In a natural follow-up to her national bestseller Front Row at the White House, the dean of the White House press corps presents a vivid and personal presidential chronicle. Currently a columnist for Hearst and a former White House bureau chief for UPI, Helen Thomas has covered an unprecedented nine presidential administrations, endearing herself with her trademark "Thank you, Mr. President," at the conclusion of White House press conferences. Thomas has amassed many wonderful tales about her personal interactions with and observations of the presidents and their families that can all be found in Thanks for the Memories, Mr. President.
In nine riveting chapters -- one for each administration -- Thomas delights, informs, spins yarns, and offers opinions on the commanders in chief, from Kennedy through George W. Bush. In these accounts, Thomas reveals Kennedy's love of sparring with the press, the unique invitation LBJ extended to Hubert Humphrey to become his running mate, and Reagan's down-home ways of avoiding the press's tougher questions. This book is as entertaining and compelling as Helen Thomas herself.
Helen Thomas is the dean of the White House press corps. The recipient of more than forty honorary degrees, she was honored in 1998 with the inaugural Helen Thomas Lifetime Achievement Award, established by the White House Correspondents' Association. The author of Thanks for the Memories, Mr. President; Front Row at the White House; and Dateline: White House, she lives in Washington, D.C., where she writes a syndicated column for Hearst.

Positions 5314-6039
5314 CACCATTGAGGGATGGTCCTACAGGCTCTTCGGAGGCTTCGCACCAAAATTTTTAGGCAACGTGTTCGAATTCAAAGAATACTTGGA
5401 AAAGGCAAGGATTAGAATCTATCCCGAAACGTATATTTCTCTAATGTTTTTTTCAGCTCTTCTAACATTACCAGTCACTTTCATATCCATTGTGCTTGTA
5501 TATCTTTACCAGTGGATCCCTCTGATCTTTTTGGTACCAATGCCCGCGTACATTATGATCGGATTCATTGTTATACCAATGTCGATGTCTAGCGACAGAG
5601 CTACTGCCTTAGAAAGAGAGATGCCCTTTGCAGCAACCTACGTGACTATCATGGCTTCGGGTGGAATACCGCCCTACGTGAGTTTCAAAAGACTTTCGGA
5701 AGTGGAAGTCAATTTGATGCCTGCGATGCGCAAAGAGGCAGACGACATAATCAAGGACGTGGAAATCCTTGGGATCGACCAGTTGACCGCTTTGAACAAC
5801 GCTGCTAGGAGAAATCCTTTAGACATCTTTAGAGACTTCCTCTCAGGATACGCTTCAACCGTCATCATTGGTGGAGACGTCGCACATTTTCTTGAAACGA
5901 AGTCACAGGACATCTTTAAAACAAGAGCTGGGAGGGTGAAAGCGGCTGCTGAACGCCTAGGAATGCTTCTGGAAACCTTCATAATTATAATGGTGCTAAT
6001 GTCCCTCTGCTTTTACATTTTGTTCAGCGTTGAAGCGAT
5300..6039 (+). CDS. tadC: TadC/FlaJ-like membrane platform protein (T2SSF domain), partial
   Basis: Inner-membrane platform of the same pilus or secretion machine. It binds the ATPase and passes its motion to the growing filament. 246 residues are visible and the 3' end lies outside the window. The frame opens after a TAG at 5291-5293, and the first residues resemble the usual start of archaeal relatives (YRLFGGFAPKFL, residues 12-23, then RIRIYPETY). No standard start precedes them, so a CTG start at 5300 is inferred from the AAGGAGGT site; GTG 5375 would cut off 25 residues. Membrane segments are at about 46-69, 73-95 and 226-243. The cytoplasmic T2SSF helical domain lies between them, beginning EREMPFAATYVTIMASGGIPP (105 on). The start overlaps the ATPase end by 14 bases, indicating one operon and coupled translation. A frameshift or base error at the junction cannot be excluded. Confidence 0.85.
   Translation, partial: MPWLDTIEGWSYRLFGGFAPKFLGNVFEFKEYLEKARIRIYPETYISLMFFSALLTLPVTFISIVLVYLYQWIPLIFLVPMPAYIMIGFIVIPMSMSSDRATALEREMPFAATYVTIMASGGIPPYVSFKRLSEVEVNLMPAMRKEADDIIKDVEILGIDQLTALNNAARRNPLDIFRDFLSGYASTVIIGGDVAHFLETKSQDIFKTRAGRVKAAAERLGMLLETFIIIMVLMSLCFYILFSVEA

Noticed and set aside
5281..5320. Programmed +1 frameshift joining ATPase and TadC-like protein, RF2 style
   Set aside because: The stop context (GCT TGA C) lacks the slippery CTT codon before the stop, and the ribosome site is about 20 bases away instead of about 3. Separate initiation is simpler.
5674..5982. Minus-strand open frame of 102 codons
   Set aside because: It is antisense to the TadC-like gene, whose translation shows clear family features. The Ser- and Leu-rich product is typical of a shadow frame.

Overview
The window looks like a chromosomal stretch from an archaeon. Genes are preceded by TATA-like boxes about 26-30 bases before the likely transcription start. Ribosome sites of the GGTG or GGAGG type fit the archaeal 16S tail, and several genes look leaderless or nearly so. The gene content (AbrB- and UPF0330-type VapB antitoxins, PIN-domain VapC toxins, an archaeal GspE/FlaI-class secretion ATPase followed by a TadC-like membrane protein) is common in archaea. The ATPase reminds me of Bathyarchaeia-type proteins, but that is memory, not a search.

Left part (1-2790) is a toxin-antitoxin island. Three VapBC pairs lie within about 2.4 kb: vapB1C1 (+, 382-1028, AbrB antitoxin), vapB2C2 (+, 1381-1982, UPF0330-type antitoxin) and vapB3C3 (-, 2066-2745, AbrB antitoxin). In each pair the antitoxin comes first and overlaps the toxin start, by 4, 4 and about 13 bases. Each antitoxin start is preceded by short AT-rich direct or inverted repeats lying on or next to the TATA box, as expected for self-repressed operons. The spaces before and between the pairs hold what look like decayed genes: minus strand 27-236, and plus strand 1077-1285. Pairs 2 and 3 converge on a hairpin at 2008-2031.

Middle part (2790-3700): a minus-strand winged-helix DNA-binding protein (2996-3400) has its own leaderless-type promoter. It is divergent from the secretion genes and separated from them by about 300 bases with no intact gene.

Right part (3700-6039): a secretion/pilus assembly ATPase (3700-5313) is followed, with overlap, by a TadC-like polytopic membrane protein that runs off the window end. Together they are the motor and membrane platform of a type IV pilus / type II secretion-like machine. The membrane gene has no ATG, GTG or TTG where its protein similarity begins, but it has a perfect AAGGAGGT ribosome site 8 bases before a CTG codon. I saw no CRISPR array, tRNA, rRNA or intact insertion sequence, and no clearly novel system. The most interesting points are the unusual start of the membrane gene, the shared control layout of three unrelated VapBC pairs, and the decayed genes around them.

The Associated Press An engaging reminder of the kind of history that seldom makes the front page, or any page, of the newspaper. [Thanks for the Memories, Mr. President] recalls moments that still manage to tell us a great deal about the president, his time, and ourselves.
Sam Donaldson ABC News No one knows the White House like Helen Thomas. She leads the press pack, and believe me, we fall in right behind her. Here's the inside story on how presidents try to get away with things, only to discover Helen won't let them. Presidents come and go, but Helen Thomas goes on forever.
Chicago Tribune A rich collection of lighthearted, nostalgic stories...an easy, entertaining read.
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